It looks as if the weather and the economy in the United States will hold the keys to bargains at Mexico resorts this winter.
Last winter, the Gulf War and the economic recession, particularly on the U.S. East Coast, forced beach resorts all over Mexico to scramble for business. The result was mixed.
Acapulco reported the biggest drop in business (26.3 percent) from January through May compared to 1990. Mazatlan was down 11.8 percent, Cozumel down 4.4 percent and Puerto Vallarta down 2.3 percent, according to Tour & Travel News, an industry publication.
Showing increases were Cancun, up 20 percent; Los Cabos, up 22.8 percent; and Ixtapa/Zihuatanejo, up 5.6 percent.
This winter season, the lingering recession is expected to keep some travelers closer to home. On the other hand, a cold winter could make tropical escapes more alluring.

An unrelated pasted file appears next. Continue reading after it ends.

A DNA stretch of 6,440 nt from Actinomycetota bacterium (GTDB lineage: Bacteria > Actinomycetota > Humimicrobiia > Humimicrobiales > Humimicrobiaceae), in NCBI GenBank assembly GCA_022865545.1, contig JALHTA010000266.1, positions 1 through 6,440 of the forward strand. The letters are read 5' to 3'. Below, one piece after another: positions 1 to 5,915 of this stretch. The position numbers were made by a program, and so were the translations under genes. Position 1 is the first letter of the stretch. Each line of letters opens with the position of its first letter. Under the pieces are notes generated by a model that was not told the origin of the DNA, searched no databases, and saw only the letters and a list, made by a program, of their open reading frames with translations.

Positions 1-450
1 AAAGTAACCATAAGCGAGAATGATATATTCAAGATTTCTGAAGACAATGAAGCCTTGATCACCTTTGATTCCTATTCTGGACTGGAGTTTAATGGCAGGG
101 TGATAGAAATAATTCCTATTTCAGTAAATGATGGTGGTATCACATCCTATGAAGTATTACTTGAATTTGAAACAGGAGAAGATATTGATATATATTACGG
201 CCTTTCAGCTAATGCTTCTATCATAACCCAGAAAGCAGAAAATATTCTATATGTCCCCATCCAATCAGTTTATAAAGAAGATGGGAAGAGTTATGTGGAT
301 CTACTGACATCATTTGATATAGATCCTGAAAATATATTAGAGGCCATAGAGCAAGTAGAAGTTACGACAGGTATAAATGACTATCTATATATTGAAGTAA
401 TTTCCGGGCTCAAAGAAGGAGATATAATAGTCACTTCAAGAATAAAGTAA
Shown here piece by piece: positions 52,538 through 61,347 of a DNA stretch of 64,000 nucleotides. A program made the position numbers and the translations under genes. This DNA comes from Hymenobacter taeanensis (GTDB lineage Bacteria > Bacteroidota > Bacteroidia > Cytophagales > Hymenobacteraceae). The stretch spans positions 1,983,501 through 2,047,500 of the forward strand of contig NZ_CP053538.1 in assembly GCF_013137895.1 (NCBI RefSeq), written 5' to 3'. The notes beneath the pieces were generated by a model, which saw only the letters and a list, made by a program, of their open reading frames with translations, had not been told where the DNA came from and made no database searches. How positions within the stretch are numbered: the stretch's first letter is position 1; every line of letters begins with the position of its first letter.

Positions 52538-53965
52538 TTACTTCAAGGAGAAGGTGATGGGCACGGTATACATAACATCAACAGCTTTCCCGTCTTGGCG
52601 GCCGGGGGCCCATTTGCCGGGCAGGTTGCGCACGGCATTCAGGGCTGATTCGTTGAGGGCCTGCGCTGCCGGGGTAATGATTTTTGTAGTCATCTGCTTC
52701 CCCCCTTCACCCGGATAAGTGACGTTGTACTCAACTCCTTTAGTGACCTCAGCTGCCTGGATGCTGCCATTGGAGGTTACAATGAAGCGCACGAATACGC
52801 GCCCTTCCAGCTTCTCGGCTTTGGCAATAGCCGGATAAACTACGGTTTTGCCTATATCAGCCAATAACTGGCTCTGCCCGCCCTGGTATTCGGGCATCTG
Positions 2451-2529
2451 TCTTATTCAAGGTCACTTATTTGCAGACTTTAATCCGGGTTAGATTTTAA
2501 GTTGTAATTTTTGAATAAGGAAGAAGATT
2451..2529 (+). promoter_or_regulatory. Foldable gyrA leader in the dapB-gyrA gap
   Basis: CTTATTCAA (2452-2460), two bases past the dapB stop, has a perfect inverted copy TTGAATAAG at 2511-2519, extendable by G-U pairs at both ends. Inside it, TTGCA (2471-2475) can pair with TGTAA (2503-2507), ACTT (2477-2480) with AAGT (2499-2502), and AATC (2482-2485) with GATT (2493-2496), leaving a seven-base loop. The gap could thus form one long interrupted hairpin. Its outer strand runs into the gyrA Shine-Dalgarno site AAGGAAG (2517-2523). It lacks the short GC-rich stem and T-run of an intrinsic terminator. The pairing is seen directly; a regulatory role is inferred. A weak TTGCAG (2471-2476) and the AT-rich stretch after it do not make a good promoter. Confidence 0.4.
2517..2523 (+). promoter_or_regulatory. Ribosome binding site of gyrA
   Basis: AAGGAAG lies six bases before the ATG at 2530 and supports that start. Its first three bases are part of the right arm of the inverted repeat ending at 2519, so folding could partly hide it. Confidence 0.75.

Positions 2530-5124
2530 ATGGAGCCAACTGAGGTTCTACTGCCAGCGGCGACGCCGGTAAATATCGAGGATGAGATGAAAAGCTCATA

Thus, while many large resorts say they'll raise their basic prices about 10 percent this winter, they add quickly that major discounting still may be necessary to lure the travelers to Mexico.
Cancun's business soared last winter and early this year because of deep discounts, for which other resorts criticized the Caribbean resort, Tour & Travel news reported. But travelers can expect continued discounts this winter.
Baja's Los Cabos, on the other hand, credited its good winter to being new, rather than any major price cuts, although some discounts were offered, and may be again this year.
In an attempt to counter the early 1991 visitor slide, the Mexican government is said to be ready to contribute about $6.5 million to a major advertising campaign this fall conducted by resorts and airlines, the magazine said.
Cruises to Mexico reportedly are selling well, but the recession and weather will dictate the amount of discounting needed to keep the liners relatively full.
For now, at least, travelers who want to vacation at a particular resort at a particular time this winter would do well to nail down those accommodations soon. Those who are more flexible will want to watch the travel ads for bargains.